“Make the most of the hemp seed, sow it everywhere”, George Washington
I’m not very humble when I say that I believe my book will one day be a steppingstone toward a greater understanding about why certain types of people are more prone to fibromyalgia. Furthermore, I haven’t read any books which outline all of the various theories regarding the cause of this condition such as mine has. Hearing the voices of others who suffer daily can help the reader know that s/he is not alone in the day- to- day struggles. I give details of various treatment modalities and I believe the book to be a valuable source of information about not only cause but what can be helpful in living with the daily challenges of this dis-ease. Yet, surprisingly, in spite of this comprehensive review and analysis I had never explored whether or not marijuana (Cannibas Sativa) as prescribed by a physician could be useful for pain control. In fact, even now I have mixed feelings about the issues surrounding fibromyalgia and marijuana use even though I believe that cannibas is very helpful for several other medical conditions, in particular following chemotherapy.
In the February,2008 issue of Journal of Pain it was reported that 40 patients were part of a study at the University of Manitoba in which a control and an experimental group were given either a placebo or Nabilone, (brand name Cesamet) a pain drug based on marijuana’s active ingredient. The results indicated that after one month there was significantly less pain and a better quality of life for those who took Nabilone.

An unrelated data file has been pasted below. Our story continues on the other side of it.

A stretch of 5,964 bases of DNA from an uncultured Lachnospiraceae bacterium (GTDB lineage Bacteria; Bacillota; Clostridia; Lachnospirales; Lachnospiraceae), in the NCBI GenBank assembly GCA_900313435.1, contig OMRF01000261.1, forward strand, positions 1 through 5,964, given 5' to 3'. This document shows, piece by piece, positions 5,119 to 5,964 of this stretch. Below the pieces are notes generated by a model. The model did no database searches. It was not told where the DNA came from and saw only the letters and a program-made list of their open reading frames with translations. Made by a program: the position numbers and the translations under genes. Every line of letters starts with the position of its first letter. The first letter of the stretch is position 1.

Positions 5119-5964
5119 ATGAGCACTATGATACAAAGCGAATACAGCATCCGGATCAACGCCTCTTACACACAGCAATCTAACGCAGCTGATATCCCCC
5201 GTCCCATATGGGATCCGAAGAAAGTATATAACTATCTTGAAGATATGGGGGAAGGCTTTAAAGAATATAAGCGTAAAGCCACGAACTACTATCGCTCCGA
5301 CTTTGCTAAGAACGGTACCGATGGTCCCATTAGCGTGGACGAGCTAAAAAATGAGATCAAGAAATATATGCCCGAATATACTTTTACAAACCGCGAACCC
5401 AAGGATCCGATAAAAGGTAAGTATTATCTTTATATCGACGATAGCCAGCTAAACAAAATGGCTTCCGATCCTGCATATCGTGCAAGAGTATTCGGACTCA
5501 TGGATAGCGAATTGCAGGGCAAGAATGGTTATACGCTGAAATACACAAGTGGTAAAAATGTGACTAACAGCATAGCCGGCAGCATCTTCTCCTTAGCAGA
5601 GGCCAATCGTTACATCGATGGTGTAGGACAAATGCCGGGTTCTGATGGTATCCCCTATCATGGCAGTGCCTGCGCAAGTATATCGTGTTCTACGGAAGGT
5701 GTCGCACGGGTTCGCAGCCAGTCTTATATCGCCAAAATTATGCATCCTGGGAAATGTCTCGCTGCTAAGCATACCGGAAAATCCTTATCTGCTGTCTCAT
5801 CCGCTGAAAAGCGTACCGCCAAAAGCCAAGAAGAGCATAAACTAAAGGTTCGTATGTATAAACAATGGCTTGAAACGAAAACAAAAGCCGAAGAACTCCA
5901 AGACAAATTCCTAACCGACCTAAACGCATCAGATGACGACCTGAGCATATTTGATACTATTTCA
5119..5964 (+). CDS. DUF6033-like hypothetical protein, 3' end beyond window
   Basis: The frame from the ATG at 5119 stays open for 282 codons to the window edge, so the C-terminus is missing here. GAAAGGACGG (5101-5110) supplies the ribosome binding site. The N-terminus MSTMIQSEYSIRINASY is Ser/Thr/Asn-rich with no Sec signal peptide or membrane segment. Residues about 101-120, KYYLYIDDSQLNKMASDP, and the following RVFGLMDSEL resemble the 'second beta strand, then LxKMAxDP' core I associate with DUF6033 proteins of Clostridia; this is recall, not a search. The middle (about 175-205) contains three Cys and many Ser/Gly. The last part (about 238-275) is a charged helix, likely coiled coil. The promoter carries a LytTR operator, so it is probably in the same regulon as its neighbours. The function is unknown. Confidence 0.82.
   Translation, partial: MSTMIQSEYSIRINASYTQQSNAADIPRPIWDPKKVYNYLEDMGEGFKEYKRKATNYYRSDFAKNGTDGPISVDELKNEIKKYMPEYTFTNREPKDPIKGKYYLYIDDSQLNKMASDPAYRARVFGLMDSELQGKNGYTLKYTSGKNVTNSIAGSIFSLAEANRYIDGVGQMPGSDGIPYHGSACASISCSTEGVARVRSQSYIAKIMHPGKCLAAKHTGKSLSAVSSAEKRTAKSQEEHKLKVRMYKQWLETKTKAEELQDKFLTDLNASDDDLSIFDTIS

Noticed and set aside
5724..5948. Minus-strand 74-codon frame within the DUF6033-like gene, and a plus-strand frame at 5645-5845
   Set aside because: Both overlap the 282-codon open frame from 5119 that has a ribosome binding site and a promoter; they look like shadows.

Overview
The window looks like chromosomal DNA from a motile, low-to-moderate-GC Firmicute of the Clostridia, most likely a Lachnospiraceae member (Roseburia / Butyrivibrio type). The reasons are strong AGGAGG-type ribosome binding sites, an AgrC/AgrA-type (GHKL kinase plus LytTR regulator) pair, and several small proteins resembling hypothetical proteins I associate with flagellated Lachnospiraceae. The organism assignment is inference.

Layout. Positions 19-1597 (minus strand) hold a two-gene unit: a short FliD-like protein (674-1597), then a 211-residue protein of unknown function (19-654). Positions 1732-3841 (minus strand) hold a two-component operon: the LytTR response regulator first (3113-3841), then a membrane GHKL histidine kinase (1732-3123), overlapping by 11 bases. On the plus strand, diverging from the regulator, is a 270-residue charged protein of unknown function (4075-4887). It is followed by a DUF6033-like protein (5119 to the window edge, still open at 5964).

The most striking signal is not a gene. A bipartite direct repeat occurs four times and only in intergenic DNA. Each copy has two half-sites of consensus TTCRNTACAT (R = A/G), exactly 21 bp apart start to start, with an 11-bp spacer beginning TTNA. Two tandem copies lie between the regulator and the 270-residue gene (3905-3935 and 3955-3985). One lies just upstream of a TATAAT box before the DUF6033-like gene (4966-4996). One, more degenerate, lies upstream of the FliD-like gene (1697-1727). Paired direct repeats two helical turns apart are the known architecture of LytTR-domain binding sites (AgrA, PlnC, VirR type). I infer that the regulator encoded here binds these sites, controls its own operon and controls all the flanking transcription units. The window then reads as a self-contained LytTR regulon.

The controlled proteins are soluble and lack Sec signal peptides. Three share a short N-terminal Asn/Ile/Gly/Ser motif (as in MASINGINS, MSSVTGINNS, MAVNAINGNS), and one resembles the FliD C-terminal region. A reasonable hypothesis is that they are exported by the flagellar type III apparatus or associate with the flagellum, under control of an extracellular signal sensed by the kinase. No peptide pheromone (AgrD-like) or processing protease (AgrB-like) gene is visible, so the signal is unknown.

I believe that the ways in which cannabinoids are taken is extremely significant. For example, smoking could not in any way be thought to be beneficial for someone with fibromyalgia since smoking is harmful to the lungs and of course increases chances of cancer, among other conditions. Those with terminal cancer and in great pain have been reported to do well with smoking marijuana, whereas, someone with such conditions as Multiple Sclerosis or Rheumatoid Arthritis have benefited from an oral spray. Others have suggested that eating various forms of cannabis, in the form of cake (brownies) can help with certain conditions.
The battles to legalize or decriminalize marijuana are ongoing in many countries, but it is not my intent to discuss those legal issues. Instead, I would place the smoking of marijuana and regular tobacco, as well as alcohol consumption in the same category and believe that all three are harmful for those of us with fibromyalgia and an already out of control nervous system. While I have never smoked anything, I am not a moral judge of anyone who does. I myself am addicted to sugar (chocolate especially) and know what a battle addictions can be! I used to enjoy a glass of wine with a meal but have given that up now for many years as it acted as a stimulant and made me feel worse. Oh! The discipline required to avoid caffeine, sugar, alcohol, and fast foods. However, we all chose (or not) our own poisons. Furthermore, I am not suggesting that those who smoke an occasional joint or who drink alcohol sensibly are addicts. My point here is that these habits are not particularly helpful for those of us with fibromyalgia, particularly since we already have highly sensitive nervous systems!
Many believe that smoking or taking marijuana in any form helps to relieve their fibromyalgia pain . People who do so and have reported this publicly usually have a prescription from their physicians. To report publicly otherwise is to face breaking the law in many countries. I have no doubt they have reached the point that their pain is unbearable and none of us can place a judgement on them. We cannot walk in any other person’s shoes. I would hope however that the choice is one made with the understanding of other risks involved (if smoked) that could worsen fibromyalgia. My final thought though is not about the use of marijuana, but rather of the many legal chemical medications that are often prescribed for fibromyalgia and the trauma to our bodies from over medicalization.
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